Why Black Voices are Essential to the Publishing Industry 

The publishing industry is important; there is no doubt about it. It provides an outlet for writers’ voices. However, as protests for Black Lives Matter sweep the nation and the world, there is no ignoring the industry’s blatant lack of diversity. 

Lee & Low Books (one of the very few minority-owned, multicultural children’s book publishers) recently conducted a study on this prevalent issue, revealing that 76 percent of the industry itself is white. This is a 3 percent difference from Lee &Low’s’ study in 2015, in which 79 percent of the industry consisted of white staff. These statistics alone negate the purpose of the publishing industry: to amplify the voices of others. Black voices deserve to be deemed as essential as white voices; according to Lee & Low’s statistics, the industry does not seem to fully align itself with that belief. Now, more than ever, black voices are more than necessary, considering their stories and voices have often been disrespected and silenced in the past. 

Nonetheless, there are many influential people tackling these statistics. Writer and poet Kima Jones started her own literary publicity firm, Jack Jones Literary Arts, in 2015. According to their website, the firm’s roster is 98 percent black women and women of color. Jones’s firm specializes in “projects to audiences who seek literary art that is unorthodox, underappreciated, and unparalleled.” Jones has worked on the publicity team for multiple bestsellers, including Angie Thomas’s novel, The Hate U Give, and Tyehimba Jess’s poetry collection Olio. Jones and her firm emphasize the importance of broadening the publishing industry in all departments, including the executive, editorial, and sales levels.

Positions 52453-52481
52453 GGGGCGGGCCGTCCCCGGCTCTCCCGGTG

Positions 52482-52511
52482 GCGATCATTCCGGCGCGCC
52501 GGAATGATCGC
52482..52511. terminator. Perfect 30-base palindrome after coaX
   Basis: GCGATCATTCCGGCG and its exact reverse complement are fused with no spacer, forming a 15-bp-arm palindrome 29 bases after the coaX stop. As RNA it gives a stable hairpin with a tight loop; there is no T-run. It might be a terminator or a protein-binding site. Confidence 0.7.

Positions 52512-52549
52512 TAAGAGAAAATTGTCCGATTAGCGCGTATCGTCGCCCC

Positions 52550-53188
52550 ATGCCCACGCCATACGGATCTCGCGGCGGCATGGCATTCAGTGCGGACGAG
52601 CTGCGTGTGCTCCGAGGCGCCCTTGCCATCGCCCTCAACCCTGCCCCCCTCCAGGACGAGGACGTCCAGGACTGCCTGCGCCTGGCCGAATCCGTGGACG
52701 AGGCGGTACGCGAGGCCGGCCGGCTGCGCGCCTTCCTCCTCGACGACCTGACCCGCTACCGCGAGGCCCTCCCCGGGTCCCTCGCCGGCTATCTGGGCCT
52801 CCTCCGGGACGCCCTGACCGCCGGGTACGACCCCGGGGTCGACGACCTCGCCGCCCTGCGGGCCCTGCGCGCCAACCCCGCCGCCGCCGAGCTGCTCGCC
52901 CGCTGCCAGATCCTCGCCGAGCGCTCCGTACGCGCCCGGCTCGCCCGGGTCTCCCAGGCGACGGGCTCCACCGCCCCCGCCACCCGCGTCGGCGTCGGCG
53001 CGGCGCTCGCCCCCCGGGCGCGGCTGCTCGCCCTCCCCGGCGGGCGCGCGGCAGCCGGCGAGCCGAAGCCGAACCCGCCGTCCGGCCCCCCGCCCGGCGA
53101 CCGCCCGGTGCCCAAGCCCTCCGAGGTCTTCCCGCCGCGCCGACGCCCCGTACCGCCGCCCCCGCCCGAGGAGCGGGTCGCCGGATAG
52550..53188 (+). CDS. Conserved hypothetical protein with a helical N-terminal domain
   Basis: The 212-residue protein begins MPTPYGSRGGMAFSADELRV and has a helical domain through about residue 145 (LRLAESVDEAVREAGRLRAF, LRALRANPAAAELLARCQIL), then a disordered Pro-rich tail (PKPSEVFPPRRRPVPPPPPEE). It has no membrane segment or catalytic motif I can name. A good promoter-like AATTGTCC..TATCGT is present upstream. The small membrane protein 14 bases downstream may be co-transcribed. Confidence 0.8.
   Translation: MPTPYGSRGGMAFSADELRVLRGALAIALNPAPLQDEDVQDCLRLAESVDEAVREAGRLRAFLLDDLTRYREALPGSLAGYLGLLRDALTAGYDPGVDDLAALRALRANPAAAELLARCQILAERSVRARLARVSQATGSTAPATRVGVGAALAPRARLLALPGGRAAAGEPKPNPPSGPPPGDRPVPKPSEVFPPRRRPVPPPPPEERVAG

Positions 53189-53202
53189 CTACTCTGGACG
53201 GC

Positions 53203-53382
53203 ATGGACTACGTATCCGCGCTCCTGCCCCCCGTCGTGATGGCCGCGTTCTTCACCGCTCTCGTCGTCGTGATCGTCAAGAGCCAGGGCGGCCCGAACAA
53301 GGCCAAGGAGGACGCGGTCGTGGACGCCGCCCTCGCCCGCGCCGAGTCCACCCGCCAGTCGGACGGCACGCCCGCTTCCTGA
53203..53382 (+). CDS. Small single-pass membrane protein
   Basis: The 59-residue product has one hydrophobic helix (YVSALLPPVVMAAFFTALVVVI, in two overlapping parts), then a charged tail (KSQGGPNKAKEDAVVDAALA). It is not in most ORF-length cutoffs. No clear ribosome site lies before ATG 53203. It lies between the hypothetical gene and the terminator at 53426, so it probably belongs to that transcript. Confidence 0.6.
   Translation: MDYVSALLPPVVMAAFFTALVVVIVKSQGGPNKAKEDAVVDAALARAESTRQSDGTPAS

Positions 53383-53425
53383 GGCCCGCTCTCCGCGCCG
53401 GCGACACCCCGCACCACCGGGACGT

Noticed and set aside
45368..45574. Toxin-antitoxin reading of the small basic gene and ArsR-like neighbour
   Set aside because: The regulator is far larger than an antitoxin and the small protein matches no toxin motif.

As the Black Lives Matter movement brings more awareness to this diversity gap and magnifies the need for black voices in the publishing industry, many are looking to purchase books from black-owned businesses, such as Mahogany Books in Washington D.C., Frugal Bookstore in Roxbury, Massachusetts, and Black Pearl Books in Austin, Texas. 

Exposure of black artists and authors is fundamental to our perception of the world and ourselves; there is no industry without them. As Lee & Low Books states on their website, “The people behind the books serve as gatekeepers, who can make a huge difference in determining which stories are amplified and which are shut out.” 


Kelsey Allen

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